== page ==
Is what we talk about confidential?

I believe your trust in me is a fundamental aspect of your therapeutic relationship as it is in any close relationship. While privacy in a therapeutic relationship is key to developing a strong foundation, state laws and ethical guidelines are in place to ensure your child’s safety. A therapist is a mandated reporter if there is a suspicion of child abuse and neglect including physical and sexual abuse, child witness to domestic violence, unsafe living conditions, and/or elder abuse.

Additionally, if a you or your child expresses intent to self-harm, intent to harm others, and/or is gravely disabled due to mental illness I will discuss an appropriate plan of action with you, including notifying legally mandated parties to ensure the safety and well-being of those involved. Should any of these issues arise, I will help you manage this in a thoughtful, respectful, and collaborative manner.

Do you take insurance?

No, my practice is not accepting insurance. I will bill you directly for services provided. If you want to seek out of network provider reimbursement from your insurance carrier, I can provide you with a monthly “superbill” that has all the necessary information you need to submit. Please request this from me and I will sign you up for my online billing program.

Why don’t you take insurance?

I do not direct bill nor accept direct payments from insurance companies and I do not participate in insurance provider panels. If you found my information on an insurance listing, the information is outdated. By not billing insurance directly,  you  decide if and when you would like to release your confidential mental health information to your insurance company. This allows me to dedicate my focus to providing my clients with the best possible treatment.  It is your responsibility to pay in full for services at the time they are rendered.  Please contact your insurance company directly to determine your mental health coverage for out of network providers, so that you can budget appropriately for your treatment.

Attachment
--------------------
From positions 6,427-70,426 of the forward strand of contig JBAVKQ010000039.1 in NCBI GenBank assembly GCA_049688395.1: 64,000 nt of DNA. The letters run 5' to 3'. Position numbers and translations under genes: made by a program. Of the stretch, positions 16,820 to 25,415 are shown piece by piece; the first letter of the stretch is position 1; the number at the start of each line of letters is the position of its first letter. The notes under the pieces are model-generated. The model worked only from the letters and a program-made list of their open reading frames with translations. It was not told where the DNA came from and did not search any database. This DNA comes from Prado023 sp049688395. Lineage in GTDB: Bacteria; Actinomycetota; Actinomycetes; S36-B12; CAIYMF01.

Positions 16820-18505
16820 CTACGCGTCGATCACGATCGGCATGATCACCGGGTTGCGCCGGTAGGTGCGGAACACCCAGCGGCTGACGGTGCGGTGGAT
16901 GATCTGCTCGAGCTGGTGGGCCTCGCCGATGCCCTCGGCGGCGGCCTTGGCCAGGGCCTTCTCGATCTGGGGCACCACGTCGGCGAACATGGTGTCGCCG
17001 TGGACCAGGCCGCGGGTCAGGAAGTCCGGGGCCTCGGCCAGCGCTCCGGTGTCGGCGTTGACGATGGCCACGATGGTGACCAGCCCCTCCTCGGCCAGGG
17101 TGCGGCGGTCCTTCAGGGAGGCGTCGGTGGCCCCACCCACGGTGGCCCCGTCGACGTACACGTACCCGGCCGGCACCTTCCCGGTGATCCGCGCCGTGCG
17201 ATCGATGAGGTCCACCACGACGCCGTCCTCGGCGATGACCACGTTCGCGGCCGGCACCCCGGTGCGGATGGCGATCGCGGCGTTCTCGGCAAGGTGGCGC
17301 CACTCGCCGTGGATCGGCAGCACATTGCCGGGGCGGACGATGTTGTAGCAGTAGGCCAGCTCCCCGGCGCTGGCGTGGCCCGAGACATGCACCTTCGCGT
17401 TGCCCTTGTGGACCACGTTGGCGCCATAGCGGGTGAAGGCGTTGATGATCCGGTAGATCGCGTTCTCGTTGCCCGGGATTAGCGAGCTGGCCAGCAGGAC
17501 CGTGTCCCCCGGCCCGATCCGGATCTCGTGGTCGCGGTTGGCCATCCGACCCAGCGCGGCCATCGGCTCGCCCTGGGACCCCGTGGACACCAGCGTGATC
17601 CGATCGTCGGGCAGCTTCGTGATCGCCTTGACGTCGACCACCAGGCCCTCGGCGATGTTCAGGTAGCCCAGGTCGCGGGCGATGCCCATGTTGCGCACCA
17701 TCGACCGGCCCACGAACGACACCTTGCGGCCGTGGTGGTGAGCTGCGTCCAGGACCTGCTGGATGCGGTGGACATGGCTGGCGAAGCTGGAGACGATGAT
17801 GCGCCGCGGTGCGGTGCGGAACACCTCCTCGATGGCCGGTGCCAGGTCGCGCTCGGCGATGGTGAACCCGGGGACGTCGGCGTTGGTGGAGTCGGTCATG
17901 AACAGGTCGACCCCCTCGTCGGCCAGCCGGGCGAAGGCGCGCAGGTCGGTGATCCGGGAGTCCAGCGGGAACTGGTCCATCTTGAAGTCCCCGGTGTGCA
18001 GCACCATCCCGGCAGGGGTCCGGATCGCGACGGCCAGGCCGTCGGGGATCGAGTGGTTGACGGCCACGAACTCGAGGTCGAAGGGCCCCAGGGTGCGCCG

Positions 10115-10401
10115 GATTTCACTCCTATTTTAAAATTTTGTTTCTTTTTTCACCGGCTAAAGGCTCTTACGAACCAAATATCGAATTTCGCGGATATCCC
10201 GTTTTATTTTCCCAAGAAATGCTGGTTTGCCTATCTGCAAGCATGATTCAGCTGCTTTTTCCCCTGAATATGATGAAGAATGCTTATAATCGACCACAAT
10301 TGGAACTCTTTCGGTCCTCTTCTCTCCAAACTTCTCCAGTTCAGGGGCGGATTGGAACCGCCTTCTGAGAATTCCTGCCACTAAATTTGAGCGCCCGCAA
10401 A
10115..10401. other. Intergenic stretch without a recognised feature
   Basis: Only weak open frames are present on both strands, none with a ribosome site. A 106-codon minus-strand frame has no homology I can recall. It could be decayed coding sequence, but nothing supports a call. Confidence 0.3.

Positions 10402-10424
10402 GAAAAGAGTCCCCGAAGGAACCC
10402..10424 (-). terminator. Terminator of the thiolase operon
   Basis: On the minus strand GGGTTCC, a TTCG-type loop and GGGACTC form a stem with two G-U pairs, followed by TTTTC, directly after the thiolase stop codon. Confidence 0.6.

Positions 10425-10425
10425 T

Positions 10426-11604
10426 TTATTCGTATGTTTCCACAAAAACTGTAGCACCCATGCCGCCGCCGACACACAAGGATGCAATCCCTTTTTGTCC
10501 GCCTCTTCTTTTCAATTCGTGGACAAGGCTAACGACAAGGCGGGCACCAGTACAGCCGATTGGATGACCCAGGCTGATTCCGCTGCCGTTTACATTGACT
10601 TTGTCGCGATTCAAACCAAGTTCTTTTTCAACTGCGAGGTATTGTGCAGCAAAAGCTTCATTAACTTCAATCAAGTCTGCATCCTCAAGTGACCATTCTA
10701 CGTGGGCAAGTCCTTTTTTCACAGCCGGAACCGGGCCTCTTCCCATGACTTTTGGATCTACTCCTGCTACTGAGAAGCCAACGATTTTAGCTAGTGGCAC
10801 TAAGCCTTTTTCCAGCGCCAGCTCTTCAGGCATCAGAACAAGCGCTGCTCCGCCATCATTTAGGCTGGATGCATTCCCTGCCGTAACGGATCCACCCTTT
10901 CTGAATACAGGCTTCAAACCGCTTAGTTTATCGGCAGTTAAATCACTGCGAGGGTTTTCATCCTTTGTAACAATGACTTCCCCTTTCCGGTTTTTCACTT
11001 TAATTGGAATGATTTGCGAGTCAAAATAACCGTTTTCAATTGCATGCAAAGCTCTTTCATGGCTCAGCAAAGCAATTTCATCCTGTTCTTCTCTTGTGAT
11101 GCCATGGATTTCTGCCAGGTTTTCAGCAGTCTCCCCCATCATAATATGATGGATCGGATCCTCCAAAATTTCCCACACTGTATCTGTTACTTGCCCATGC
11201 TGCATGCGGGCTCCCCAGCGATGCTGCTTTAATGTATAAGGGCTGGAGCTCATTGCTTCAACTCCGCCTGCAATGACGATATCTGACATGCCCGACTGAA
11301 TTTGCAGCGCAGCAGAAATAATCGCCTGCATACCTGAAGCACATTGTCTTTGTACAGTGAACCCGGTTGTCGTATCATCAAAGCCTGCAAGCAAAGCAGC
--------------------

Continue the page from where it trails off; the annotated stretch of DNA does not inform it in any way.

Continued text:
How long will therapy take?

The length of therapy can vary based on many factors. Generally, the longer a problem has existed the longer it can take to create new patterns and changes. That being said, if a client is consistent and committed to making changes and the more consistent you are with attending sessions and practicing new behaviors the more successful you will be. Oftentimes, parents play a role in this as well. For example, if a child has a fear of sleeping in his own bed and is working on sleeping independently, then when a parent allows a child to sleep with them, they may accidentally undo progress made and we start all over. Alternatively, when everyone is on board with the same goals and what is required to reach those goals, progress occurs more rapidly. When situations are complex and involve multiple issues, therapy can be a longer term process. Please talk openly with me to discuss how therapy is going for you, any concerns you may have about how long it is taking and we can make a plan to meet your needs. If you want to end therapy at any time, please share your ideas and we can make a plan to celebrate accomplishments.

Take the first step today to help your child or teen feel better!

Call me today to schedule a free consultation at 303-747-4014!